THE WORDS joy and delight figure prominently in writer Ross Gay‘s work, and so do moments he spends in his garden and descriptions of his relationship to plants. Now is that a coincidence that the garden is a main character in his books, books with the titles “Inciting Joy” and “The Book of Delights” and the latest, “The Book of (More) Delights”?
As a longtime gardener who finds both joy and delight in my life outdoors, I don’t think so. It’s no surprise to me at all that from garlic-and-sweet-potato harvest times or devouring fresh figs from a friend’s tree, Ross Gay finds himself positively delighted.
I wanted you to meet him and hear about his work and learn what he’s up to in his Indiana garden.
Ross Gay’s four books of poetry and three of essays have won him much praise. He teaches writing at Indiana University in Bloomington, where he also gardens. (Above, self-sown sunflowers and castor bean in his garden.)
Read along as you listen to the Sept. 25, 2023 edition of my public-radio show and podcast using the player below. You can subscribe to all future editions on Apple Podcasts (iTunes) or Spotify or Stitcher (and browse my archive of podcasts here).
a garden of delights, with ross gay
Margaret Roach: It’s that time of the season, Ross, I don’t know.
Ross Gay: Yeah, yeah.
Margaret: The harvest time; the cleanup still lies ahead and oh, boy. Got to keep going, yeah.
Ross: Yeah, yeah.
Margaret: And we recently did a “New York Times” column together, which was really fun. So I was so glad to get to meet you. And so since I started reading your books and got to talk to you for that story, I keep thinking of the expression, “the garden of earthly delights,” [laughter] that triptych, that painting by Hieronymous Bosch, from like 1500 or something, and I keep thinking of so much delight. And I don’t know what got you started thinking and writing about delight. So tell us, just to set the scene a little bit.
Ross: It’s funny, it’s sort of like a longer answer, but I’ll try to do it short. One is that I have a book called “Catalog of Unabashed Gratitude,” and that’s probably the first book that I wrote after I had started gardening in a serious way. And I write about the garden, I write about this orchard project that I’ve been a part of for years, and stuff like that. And then after that book came out, I wasn’t necessarily thinking about it like this, as I recall. But after that book came out, people started talking to me about it as sort of a book of joy, or a book about joy.
And so it made me think and sort of think about maybe I haven’t quite thought of it like this, but like what are the definitions of joy that these people maybe are showing me?
So I started thinking about what is joy, and this and that. And kind of connected to that is this question of delight. And really “The Book of Delights,” it just came about because I was walking, I was kind of having a delightful day [laughter]. And I was writing and thinking, “Oh, I should write a little essay about this delightful day,” this delightful moment actually. And very quickly, and I like to say a bird flew in my head and said it to me or something, but it occurred that I ought to do it: to write about something that delights me every day for a year. And that’s how “The Book of Delights” came to be.
Delight was not a word that I’d used often, but something probably about that it holds the word light inside of it. Anyway, that’s sort of how it-
Margaret: Yeah, O.K Because I think in the preface of “The Book of Delights” and what was that, 2022, is that one? Or-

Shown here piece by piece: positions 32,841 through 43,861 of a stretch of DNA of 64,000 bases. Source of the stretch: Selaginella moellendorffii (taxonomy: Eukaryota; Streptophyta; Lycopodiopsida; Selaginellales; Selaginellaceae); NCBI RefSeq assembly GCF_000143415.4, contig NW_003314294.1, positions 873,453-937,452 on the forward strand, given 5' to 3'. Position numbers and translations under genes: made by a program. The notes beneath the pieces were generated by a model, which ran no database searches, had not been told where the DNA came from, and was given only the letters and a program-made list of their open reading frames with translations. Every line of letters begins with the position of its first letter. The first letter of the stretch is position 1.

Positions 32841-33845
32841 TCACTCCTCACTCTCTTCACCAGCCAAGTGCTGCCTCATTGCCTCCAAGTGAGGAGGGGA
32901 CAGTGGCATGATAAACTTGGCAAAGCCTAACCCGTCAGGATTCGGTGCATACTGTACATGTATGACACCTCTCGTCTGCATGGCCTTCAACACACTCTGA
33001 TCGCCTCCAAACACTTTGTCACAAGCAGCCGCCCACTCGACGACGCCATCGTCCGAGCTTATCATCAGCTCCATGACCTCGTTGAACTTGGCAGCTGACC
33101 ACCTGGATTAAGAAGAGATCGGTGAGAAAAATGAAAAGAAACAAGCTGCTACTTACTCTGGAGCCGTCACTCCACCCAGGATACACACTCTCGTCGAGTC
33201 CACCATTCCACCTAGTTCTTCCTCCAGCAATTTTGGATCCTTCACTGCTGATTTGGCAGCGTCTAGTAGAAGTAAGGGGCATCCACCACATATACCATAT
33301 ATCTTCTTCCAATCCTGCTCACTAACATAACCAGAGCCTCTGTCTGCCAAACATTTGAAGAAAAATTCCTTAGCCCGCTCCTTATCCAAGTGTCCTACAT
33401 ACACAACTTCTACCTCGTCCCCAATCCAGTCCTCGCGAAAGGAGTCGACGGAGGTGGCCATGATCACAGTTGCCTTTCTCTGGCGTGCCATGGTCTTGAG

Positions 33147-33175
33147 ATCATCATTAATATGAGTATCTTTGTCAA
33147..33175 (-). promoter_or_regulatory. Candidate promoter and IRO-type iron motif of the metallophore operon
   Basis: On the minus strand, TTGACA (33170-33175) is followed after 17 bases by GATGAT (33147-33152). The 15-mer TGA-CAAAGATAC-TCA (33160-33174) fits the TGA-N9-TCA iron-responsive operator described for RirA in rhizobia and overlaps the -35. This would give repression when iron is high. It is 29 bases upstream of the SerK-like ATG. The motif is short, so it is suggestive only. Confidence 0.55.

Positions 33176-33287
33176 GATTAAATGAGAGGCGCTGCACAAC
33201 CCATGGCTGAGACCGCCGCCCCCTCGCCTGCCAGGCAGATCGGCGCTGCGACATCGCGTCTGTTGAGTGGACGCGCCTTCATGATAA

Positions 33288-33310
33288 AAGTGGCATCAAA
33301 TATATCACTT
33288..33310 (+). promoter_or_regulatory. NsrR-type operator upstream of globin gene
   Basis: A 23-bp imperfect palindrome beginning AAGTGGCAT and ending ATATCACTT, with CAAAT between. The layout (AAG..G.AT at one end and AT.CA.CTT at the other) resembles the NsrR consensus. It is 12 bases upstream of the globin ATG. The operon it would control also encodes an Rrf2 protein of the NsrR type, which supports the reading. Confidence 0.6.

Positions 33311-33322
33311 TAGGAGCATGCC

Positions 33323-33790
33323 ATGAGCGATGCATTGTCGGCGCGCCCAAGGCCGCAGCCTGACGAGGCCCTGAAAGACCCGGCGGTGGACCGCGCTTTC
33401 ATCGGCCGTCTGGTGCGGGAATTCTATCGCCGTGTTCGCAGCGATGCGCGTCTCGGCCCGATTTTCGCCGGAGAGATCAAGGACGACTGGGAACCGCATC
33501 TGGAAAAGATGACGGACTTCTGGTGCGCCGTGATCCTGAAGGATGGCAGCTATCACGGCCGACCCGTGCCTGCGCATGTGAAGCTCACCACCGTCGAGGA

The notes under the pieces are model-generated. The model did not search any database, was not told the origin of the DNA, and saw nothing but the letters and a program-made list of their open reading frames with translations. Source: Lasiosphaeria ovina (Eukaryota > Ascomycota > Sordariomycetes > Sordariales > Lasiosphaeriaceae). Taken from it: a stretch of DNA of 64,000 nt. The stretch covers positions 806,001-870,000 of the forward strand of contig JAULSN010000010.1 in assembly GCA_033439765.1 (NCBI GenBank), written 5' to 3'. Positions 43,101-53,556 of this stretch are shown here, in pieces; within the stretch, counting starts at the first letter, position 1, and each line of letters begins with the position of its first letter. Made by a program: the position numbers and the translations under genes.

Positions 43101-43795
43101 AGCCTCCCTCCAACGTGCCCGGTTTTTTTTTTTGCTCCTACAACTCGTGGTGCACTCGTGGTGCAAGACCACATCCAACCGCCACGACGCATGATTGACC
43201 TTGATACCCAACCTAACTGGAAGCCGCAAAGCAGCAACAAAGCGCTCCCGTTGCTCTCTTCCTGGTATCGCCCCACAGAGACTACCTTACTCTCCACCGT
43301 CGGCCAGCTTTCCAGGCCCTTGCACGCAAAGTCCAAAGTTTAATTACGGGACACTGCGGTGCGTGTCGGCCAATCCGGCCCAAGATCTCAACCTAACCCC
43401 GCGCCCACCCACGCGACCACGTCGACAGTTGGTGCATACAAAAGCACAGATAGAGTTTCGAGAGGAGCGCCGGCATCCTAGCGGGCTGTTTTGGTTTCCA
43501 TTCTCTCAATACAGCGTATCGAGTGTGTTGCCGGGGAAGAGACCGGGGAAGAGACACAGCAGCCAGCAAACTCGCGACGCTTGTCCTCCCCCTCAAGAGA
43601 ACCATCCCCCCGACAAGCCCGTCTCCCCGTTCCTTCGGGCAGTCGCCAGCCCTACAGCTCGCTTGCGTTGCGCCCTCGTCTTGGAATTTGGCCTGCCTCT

Margaret: I’m sorry, I had it backwards. But I think in the preface of “The Book of Delights” [affiliate link] you write about how the process of writing those essays, those sort of daily essays that make up the book, “occasioned a kind of delight radar,” you say. And then you say it was like “the development of a delight muscle,” which I love [laughter]. I love that.
Ross: Yes, yes. And again, it’s funny. It’s nice to be talking to you about it, because it’s like I don’t think that radar, that muscle, develops independent actually of—I mean, It very well could, of course—but independent for me of being in the garden, actually. Because I was just out in the garden shortly before we were having this conversation, and I was just like [laughter], “Oh my, oh my God.” It’s an overwhelming place right now; it’s such an overwhelming place right now. And the castor beans, which just showed up, are like, I don’t know, they might be 12 feet tall. It’s like, where am I? This couldn’t be Indiana where I am right now.
Margaret:[Laughter.] Oh my, yeah. So set the scene for us of the garden. What’s it like? Is it a backyard? What part of town is it in? You and your partner, Stephanie, I believe you create this garden together, and how long have you been there? Things like that.
Ross: Yeah, we’ve been here at this place for about six, seven years. And we just live in Bloomington, like a little regular city lot. So our lot, I think is 0.1 acre, so it’s a tight garden. But we plant it densely. We have about five, 4-by-8-foot raised beds on what used to be a parking pad, like a gravel parking pad.
And then more or less, not entirely garden, but we’re pretty damn close, is garden. And we grow all the greens that we’ll eat for pretty much from about April or May until November, December maybe. The okra’s coming in, the potatoes are doing pretty good, big garlic harvest, beans growing. We’re growing a lot of beans for drying. It’s magical.
And then the flowers are doing good. This year, I just decided to throw a bunch of zinnia seeds out, and they’re growing up out of a sweet potato bed. Oh, it’s so beautiful.
Margaret: My sister has, in recent years, made a raised-bed garden adjacent to her house, she and her husband have. And she sends me these pictures, and here I am, the supposedly expert, ha-ha, and I’m supposed to give all this wise advice or whatever. And I look, and she’s got like 500 zinnias in the bed with the sweet potatoes, that kind thing. It’s just so much effusion and so much delight, right?